Cardiac hypertrophy leading to eventual heart failure is the most common cause of mortality throughout the world. The triggering mechanisms for cardiac hypertrophy are not clear but both apoptosis and cell proliferation have been reported in sections of failing hearts. In this study, we utilized both angiotensin II (AngII) treatment of cardiomyocytes and aortic ligation in rats (Rattus norvegicus, Wistar strain) for induction of hypertrophy to understand the cellular factors responsible for activation of apoptotic or anti-apoptotic pathway. Hypertrophy markers (ANF, β-MHC), apoptotic proteins (Bax, Bad, Fas, p53, caspase-3, PARP), and anti-apoptotic or cell proliferation marker proteins (Bcl2, NF-κB, Ki-67) were induced significantly during hypertrophy, both in vitro as well as in vivo. Co-localization of both active caspase-3 and Ki-67 was observed in hypertrophied myocytes. p53 and NF-κBp65 binding to co-activator p300 was also increased in AngII treated myocytes. Inhibition of p53 resulted in downregulation of apoptosis, NF-κB activation, and NF-κB-p300 binding; however, NF-κB inhibition did not inhibit apoptosis or p53-p300 binding. Blocking of either p53 or NF-κB by specific inhibitors resulted in decrease in cell proliferation and hypertrophy markers, suggesting that p53 initially binds to p300 and then this complex recruits NF-κB. Thus, these results indicate the crucial role of p53 in regulating both apoptotic and cell proliferation during hypertrophy.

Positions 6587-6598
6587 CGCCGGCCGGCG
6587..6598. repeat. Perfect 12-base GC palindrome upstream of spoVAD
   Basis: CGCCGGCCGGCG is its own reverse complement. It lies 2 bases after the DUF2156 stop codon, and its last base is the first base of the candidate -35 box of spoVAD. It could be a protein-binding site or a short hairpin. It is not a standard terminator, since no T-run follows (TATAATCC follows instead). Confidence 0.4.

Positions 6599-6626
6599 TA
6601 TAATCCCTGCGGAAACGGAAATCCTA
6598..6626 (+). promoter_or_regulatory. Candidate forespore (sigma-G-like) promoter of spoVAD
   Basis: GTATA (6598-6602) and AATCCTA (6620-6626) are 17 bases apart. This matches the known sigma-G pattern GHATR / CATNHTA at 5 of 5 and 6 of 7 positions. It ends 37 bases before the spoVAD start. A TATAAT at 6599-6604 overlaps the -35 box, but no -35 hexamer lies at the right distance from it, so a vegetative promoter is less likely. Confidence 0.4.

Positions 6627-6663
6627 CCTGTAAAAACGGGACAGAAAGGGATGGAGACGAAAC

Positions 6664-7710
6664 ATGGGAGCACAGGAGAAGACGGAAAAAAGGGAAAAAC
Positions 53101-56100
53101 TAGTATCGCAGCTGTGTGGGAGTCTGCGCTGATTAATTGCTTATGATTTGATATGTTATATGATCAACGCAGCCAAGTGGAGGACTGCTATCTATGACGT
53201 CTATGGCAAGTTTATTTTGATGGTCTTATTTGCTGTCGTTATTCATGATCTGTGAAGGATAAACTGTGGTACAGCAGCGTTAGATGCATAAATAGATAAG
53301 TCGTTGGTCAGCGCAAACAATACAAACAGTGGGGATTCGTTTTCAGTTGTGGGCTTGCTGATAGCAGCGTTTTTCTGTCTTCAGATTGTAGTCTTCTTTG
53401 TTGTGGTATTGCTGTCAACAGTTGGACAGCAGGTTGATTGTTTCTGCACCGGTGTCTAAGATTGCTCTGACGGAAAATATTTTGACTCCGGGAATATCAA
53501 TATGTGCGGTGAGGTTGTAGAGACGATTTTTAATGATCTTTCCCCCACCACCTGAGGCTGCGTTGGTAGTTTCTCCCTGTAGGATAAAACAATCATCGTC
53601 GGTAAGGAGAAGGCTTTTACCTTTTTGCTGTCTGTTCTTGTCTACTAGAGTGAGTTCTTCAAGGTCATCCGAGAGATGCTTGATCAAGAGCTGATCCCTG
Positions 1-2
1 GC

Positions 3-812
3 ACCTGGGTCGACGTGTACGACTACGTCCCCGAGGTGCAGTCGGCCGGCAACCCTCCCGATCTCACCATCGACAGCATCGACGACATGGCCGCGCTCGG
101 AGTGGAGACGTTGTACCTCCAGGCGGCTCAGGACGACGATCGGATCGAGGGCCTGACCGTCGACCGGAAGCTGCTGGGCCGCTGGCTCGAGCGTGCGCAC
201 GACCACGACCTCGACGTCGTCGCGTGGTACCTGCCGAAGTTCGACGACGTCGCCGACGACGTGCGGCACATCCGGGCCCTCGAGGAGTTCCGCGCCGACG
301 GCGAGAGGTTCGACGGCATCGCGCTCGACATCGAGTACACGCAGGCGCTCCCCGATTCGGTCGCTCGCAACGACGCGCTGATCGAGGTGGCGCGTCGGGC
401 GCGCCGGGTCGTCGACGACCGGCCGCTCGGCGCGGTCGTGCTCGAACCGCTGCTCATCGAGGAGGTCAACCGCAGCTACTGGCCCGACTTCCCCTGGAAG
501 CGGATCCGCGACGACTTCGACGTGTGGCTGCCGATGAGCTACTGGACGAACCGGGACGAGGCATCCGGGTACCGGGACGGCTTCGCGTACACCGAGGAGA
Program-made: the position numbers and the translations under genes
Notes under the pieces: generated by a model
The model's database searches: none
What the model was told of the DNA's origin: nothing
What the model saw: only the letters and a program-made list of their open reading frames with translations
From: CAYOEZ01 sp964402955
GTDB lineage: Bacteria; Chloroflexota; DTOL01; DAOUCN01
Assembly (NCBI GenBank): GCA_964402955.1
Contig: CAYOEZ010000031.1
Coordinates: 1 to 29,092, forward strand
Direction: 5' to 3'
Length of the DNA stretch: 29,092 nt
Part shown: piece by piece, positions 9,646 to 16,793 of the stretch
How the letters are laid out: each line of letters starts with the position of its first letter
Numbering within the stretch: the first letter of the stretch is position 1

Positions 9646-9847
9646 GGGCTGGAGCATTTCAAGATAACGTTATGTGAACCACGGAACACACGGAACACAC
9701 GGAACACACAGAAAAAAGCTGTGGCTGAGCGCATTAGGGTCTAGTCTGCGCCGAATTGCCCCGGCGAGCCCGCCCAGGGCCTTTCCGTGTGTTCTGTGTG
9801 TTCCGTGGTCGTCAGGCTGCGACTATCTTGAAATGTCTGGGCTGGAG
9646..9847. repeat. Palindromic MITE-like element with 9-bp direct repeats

Copyright © 2010 Wiley-Liss, Inc.